We all know that parkrun is a wonderful community for runners, walkers and volunteers alike. It gets people from all walks of life outdoors, exercising, meeting people and making firm friendships. Friends help boost our happiness and self-confidence, assist in relieving stress, help us cope with trauma and are also there to share laughs and good times with us. Friendships formed over running are the best and at parkrun we are increasingly hearing more and more stories of people finding their ‘tribe’ at their local event. This week we spoke to some regulars about what parkrun means to them and the friendships they’ve made during their Saturday morning ritual.
Jan from Panania said that after 5 years of running solo, finding parkrun and making lots of new friends was an extremely enjoyable experience because her new buddies “get it”. She loves the support and encouragement they provide and also loves the volunteering side as it “breaks the ice of meeting new people”. Initially, Jan was nervous to attend her local event, but now says, “Everyone is so friendly and I am hooked”.
Another Panania regular Kathy made comment that she lacked self-worth as a runner and was originally a bit scared to attend her local event. However, it didn’t take long for her outlook to change once she plucked up the courage to go along. “Our parkrun community is so inclusive and is such a supportive place. I now have an incredible core of runners who are my friends, some days we stay back and chat longer than the time of the run. My whole family are involved in parkrun and I love the support we are all given and the encouragement my 8 and 10 year olds give others. I am blessed to have so many of these people in my life – from a kind smile, a high five, words of encouragement, support for running events or weekend long runs. These people have become such a valuable part of my life and for that I am most grateful.”
From a volunteer’s perspective, things are no different. We spoke to Nina who spent lots of Saturday mornings helping out at Cronulla parkrun. Nina says that as a volunteer she forged many friendships with parkrun participants whom she went on to support “during races and on the trails outside of parkrun”.
Mel Flentjar, the Event Director at Lalor parkrun in Victoria, said her parkrun friends were there for her in a heartbeat, and vice versa. She said her parkrun friends had gone above and beyond the call of duty, by helping her to run her first marathon.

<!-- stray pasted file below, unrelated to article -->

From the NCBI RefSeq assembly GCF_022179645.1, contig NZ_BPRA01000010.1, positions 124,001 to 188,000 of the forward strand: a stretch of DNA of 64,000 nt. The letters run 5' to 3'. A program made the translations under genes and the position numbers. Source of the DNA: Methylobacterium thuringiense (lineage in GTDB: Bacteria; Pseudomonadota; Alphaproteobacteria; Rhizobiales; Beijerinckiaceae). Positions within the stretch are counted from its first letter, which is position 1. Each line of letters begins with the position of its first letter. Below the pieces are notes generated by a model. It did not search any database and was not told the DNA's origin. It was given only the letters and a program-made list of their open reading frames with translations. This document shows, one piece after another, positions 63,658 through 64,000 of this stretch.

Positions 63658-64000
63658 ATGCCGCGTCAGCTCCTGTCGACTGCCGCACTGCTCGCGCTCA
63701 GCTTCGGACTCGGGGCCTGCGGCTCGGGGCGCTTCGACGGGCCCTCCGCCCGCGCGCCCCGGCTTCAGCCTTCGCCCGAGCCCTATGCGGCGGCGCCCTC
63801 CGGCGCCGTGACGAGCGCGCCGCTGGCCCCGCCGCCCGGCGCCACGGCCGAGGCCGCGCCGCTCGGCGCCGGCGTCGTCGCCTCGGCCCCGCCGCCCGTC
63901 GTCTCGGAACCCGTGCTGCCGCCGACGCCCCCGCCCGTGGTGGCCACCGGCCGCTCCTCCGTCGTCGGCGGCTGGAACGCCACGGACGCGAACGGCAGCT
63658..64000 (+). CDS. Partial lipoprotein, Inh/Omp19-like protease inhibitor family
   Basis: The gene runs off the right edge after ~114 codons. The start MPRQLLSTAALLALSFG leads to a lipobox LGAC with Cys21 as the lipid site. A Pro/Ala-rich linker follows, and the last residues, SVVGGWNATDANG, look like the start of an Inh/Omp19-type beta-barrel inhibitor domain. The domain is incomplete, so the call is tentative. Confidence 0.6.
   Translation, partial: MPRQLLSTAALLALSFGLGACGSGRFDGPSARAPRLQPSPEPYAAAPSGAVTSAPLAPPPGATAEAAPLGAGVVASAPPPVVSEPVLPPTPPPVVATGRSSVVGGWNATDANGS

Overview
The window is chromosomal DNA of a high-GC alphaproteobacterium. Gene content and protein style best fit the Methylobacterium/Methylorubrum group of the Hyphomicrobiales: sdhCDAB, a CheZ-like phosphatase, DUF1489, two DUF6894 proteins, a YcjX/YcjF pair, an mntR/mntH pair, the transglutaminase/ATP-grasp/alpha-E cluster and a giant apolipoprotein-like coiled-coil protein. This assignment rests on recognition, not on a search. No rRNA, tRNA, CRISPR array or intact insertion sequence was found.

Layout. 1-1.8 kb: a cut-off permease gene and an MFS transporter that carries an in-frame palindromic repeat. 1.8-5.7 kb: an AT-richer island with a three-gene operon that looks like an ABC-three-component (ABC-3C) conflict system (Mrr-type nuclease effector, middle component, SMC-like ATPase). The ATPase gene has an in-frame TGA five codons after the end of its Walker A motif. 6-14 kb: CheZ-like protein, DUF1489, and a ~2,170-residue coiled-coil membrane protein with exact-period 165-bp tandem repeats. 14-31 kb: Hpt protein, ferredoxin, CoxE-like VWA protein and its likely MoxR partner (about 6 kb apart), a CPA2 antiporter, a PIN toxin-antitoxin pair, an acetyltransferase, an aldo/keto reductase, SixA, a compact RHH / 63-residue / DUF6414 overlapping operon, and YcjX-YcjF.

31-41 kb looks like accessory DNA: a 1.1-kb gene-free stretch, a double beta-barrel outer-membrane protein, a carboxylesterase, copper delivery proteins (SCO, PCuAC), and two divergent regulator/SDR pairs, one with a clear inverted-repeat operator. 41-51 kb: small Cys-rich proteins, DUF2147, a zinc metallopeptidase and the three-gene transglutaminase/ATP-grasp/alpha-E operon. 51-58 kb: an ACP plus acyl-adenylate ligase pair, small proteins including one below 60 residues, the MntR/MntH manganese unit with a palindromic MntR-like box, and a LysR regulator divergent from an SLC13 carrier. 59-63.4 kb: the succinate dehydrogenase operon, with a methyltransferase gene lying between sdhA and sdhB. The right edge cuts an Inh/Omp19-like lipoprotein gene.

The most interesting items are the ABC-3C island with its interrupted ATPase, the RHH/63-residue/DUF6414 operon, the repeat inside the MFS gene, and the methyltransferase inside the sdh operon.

“When I began running, I could only run a few kilometres. In October, I completed a marathon – and I couldn’t have done it without the friends met at parkrun. It may sound a bit cheesy, and maybe also a bit like I’m trying to sell you something. But actually, I am. I’ll tell you why you should join parkrun. It’s not just being a part of parkrun, it’s being part of a community. It’s much more fun running with a bunch of other people and it gives me the opportunity to challenge myself. On top of that, I know when other people are waiting for me, it’s easier to get out of the door” she said.
Mel also looks after the Lalor Running Club, a club that grew out of the friendships that started at Lalor parkrun, which only launched in April 2016.
The club, which now has 50 members, meets regularly to support each other on training and social runs, at formal events and of course at parkrun each week in search of those elusive PBs.
Rachel Allworth & Sally Heppleston
This week’s blog is written by Andy Bessell run director of Bellevue parkrun. He tell us a little bit of his story about becoming a run director and we have some comments from those who have taken part…. It was a pleasure to write this blog, as run director of parkrun, Bellevue Park, Sault,…
Le blog de semaines est écrit par Andy Bessell, directeur de course du parkrun de Bellevue. Il nous parle un peu de son histoire pour devenir un directeur de course et nous avons aussi quelques commentaires de ceux qui ont pris part… Ce fut un plaisir d’écrire ce blog, en tant que directeur de…